Disrupted mitochondrial morphology, such as changes in shape, size, or cristae organization, can disrupt normal mitochondrial function and trigger PCD [25,26,27]. Structural abnormalities may affect the release of pro-apoptotic factors from the mitochondria, leading to caspase activation and subsequent apoptosis [27]. Mitochondrial function is also closely linked to PCD mechanisms. Dysfunctional mitochondria with impaired oxidative phosphorylation and ATP production can induce cellular stress and initiate PCD pathways [25]. To better link mitochondrial function to PCD as described above, a series of related biomarkers were screened in this study. Nowadays, several molecular markers have been identified as clinically significant in both the diagnosis and prognosis of LGG [28,29,30,31]. Markers such as IDH1 mutation and MGMT promoter methylation play a critical role in determining the optimal postsurgical treatment, including adjuvant chemotherapy and radiotherapy, and are strongly associated with the prognosis of LGG [32]. In addition to genetic factors, various environmental and lifestyle factors can contribute to the development of LGG [33]. The carcinogens present in tobacco smoke have the potential to inflict DNA damage on brain cells, thus facilitating tumor formation [34]. There have been studies examining the potential correlation between exposure to electromagnetic fields (EMF), such as those emitted by power lines or electronic devices, and the risk of brain tumors, including LGG [35].

In the process of screening and proving numerous biomarkers, sources of bias such as sample selection bias, tumor heterogeneity, analytical bias, and publication bias can impact the accuracy and generalizability of the results [36]. Hence, the identification of survival-associated genes through transcriptome-based databases is necessary for prognostic prediction and targeted treatment selection. For decades, researchers have demonstrated that mitochondrial dysfunction and PCD mechanisms are essential for the development and spread of malignant neoplasms. In order for malignant cells to progress, they must overcome various forms of cell death and mitochondrial dysfunction. Nevertheless, there is still a lack of comprehensive understanding regarding the interplay between mitochondrial dysfunction and PCD in LGG, and there are limited detailed functional studies of these processes in LGG. To fill these knowledge gaps, we introduced a novel metric called the mitochondrial programmed cell death index (mtPCDI) to forecast the efficacy and prognosis of therapeutic interventions in LGG. Through our investigation, we discovered the heterogeneity among LGG patients and evaluated their clinical outlook. While our findings rely on the hypothesis of an interaction between mitochondrial dysfunction and PCD, this provides valuable guidance for selecting the best treatment options.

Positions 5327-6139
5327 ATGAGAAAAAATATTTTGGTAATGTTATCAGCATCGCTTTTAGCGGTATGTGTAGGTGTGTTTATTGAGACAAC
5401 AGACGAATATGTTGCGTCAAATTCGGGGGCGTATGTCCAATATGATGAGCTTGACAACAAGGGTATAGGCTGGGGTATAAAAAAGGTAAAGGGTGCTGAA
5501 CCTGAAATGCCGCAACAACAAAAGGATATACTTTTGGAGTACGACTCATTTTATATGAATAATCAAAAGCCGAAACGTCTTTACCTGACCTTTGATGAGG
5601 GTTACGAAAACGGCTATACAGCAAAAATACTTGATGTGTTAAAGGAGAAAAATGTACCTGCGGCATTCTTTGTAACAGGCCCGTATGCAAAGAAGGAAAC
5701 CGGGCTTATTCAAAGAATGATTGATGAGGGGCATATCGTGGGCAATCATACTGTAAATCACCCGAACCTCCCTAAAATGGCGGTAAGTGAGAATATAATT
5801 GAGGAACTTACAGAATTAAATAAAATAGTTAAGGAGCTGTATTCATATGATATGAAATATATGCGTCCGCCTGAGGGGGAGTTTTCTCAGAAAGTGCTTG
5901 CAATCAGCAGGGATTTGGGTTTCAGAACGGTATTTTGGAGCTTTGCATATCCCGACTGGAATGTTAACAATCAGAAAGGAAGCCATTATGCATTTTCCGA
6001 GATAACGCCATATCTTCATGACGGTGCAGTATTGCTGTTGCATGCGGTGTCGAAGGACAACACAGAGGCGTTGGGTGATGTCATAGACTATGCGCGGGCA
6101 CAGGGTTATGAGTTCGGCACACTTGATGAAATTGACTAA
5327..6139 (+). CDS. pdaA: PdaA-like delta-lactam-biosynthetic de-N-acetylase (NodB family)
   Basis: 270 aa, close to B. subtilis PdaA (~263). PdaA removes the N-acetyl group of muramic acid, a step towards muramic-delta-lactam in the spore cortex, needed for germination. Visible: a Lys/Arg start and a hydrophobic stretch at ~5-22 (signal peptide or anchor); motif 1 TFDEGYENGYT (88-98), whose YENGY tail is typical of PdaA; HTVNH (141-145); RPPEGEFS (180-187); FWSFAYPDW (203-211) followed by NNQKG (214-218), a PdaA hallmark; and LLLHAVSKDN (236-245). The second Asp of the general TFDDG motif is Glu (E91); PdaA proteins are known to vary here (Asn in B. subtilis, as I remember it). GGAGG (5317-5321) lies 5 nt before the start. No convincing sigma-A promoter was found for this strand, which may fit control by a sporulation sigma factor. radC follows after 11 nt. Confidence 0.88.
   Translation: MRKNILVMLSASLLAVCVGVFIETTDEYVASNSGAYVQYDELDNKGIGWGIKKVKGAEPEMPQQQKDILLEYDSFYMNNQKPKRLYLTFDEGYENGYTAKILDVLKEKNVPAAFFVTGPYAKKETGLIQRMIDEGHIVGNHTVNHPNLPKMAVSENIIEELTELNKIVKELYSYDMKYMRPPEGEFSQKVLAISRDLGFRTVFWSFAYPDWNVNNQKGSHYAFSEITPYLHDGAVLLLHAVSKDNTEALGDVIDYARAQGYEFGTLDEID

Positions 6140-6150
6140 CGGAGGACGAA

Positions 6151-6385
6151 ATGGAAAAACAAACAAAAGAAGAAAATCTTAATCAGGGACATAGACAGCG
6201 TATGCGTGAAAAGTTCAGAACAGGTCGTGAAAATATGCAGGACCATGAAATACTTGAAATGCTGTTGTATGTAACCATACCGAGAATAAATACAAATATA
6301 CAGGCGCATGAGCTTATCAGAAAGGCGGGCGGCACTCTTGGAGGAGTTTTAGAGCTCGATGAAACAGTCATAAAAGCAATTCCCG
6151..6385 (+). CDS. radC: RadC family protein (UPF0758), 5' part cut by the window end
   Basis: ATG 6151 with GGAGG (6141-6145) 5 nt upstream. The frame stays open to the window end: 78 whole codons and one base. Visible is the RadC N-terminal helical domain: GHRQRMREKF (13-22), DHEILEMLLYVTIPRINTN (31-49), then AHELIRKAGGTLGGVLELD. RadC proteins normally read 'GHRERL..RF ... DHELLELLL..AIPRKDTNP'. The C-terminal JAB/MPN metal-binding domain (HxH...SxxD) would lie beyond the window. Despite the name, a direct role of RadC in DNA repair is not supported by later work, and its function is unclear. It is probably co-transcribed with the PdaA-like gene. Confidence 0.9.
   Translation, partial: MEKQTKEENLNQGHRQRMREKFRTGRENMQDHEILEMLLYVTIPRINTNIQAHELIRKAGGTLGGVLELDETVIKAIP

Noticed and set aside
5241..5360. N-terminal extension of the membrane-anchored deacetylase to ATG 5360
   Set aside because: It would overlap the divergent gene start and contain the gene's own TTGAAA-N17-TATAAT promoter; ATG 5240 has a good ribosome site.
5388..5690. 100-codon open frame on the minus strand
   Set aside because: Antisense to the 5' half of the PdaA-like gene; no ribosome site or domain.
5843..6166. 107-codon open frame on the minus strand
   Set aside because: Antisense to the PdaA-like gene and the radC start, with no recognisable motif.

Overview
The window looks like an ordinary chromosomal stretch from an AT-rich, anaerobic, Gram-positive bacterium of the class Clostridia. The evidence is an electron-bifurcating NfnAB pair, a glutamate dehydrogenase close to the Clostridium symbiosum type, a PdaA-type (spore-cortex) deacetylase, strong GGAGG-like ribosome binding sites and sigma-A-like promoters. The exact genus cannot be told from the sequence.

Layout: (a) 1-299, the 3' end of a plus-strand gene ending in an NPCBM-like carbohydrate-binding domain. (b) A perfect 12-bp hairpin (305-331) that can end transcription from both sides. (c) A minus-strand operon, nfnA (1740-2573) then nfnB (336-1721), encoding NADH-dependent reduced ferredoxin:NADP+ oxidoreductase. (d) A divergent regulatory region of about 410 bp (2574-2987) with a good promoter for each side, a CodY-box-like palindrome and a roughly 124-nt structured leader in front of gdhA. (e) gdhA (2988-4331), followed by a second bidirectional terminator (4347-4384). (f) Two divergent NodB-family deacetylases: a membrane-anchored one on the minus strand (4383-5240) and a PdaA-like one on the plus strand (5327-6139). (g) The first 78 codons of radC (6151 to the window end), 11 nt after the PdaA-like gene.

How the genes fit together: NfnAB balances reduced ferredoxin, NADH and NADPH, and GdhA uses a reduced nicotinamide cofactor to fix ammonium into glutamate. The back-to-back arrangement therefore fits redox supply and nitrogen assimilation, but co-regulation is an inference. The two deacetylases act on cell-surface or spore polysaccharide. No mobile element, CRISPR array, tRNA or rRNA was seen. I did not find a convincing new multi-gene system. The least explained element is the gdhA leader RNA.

Materials and methods

Data collection